Laundry pods sent more than 700 U.S. kids to hospital in 2 years: study
Researchers are issuing more warnings to parents about the dangers of ingesting laundry detergent pods, after a new study showed that more than 700 children in the U.S. landed in hospital in two years as a result of the convenient, squishy packets.
In Ontario alone, the province’s poison control centre gets up to 45 calls a month about the detergent pods, which are often colourful and may look like candy or toys to children.
A study published online Monday in the journal Pediatrics found that, of more than 17,200 poison centre calls in the U.S. about young kids getting ahold of the packets, 769 children were hospitalized in 2012-13. The poison control centre calls involved children younger than 6.
Most weren't seriously hurt, but one child died, 144 had eye injuries, 30 went into comas and 12 had seizures.
The detergent pods are filled with concentrated liquid laundry soap, and are widely available on store shelves throughout the U.S. and Canada. In addition to poisoning and mouth burns when the capsule is ingested, eye injuries have also occurred when kids burst the capsules.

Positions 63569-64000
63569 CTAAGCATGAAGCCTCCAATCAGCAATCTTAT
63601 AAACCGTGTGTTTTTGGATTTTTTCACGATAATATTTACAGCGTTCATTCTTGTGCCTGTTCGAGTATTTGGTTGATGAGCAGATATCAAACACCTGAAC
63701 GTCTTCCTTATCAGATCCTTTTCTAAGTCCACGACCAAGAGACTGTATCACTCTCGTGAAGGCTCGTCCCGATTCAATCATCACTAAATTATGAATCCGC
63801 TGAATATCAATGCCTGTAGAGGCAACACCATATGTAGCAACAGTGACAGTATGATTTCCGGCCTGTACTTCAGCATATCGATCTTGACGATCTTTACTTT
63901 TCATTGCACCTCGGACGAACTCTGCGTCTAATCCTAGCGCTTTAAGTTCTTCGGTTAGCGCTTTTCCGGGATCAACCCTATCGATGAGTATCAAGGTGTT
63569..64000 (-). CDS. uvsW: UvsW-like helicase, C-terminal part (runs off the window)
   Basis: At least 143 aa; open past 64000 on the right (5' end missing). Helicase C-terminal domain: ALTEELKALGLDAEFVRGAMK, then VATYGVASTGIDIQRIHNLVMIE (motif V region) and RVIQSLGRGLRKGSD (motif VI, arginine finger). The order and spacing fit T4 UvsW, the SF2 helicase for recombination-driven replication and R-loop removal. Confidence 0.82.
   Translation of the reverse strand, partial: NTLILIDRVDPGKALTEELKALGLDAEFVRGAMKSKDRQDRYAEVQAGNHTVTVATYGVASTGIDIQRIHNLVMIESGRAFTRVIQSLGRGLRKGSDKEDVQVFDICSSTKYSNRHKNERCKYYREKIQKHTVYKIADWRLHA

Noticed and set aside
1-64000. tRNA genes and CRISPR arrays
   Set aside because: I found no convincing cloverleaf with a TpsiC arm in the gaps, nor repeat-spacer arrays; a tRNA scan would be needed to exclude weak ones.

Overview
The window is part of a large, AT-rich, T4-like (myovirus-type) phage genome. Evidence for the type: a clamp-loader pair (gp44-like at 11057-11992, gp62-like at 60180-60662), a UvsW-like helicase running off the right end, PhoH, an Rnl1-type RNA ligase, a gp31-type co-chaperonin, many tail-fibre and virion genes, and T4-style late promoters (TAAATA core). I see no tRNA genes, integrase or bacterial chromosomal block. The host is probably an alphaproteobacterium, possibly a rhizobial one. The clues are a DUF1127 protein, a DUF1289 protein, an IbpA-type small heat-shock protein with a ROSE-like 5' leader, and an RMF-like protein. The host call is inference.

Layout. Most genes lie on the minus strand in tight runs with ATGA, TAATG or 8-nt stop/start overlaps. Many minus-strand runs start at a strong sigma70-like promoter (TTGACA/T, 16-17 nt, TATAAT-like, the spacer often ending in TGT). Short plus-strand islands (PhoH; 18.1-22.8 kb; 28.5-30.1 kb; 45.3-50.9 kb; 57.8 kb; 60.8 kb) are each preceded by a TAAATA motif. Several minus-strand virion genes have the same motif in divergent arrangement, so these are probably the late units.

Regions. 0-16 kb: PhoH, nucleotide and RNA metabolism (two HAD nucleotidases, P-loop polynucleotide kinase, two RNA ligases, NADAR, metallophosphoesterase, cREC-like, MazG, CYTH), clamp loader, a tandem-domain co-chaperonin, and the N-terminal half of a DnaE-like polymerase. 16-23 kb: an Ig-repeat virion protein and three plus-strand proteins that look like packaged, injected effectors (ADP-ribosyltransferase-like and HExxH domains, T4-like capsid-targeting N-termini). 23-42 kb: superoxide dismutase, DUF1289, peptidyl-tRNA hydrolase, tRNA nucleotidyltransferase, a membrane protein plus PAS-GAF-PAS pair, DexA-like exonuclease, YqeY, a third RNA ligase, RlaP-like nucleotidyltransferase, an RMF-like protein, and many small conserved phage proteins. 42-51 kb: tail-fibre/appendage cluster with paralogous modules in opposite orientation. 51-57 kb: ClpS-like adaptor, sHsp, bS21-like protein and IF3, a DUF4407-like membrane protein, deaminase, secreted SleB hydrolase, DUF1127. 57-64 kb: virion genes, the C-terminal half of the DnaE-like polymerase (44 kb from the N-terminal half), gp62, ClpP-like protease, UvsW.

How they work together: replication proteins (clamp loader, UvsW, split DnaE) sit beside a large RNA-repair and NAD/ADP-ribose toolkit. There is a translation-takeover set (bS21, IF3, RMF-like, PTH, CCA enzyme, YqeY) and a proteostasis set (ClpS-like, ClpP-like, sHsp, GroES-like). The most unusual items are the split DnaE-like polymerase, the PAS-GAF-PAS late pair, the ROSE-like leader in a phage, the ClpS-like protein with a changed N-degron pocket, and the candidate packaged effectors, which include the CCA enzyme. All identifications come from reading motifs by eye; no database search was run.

Dr. Gary Smith, of Nationwide Children’s Hospital in Ohio, the study’s lead author, said laundry detergent pods have strong chemicals in them.
“Sometimes the chemicals get into the eyes. Sometimes they're swallowed. And if they're swallowed, they can cause severe burns to the esophagus and the stomach," he said.
The American Cleaning Institute, which represents the detergent industry, said in a statement that manufacturers are making the pods safer by changing the packaging and improving warning labels.
But health officials say companies may need to go further, and make the product itself less toxic. Until then, they advise parents of young children to consider using regular detergent, or keep the pods out of reach and under lock.
With a report from CTV’s medical specialist Avis Favaro and senior producer Elizabeth St. Philip and files from The Associated Press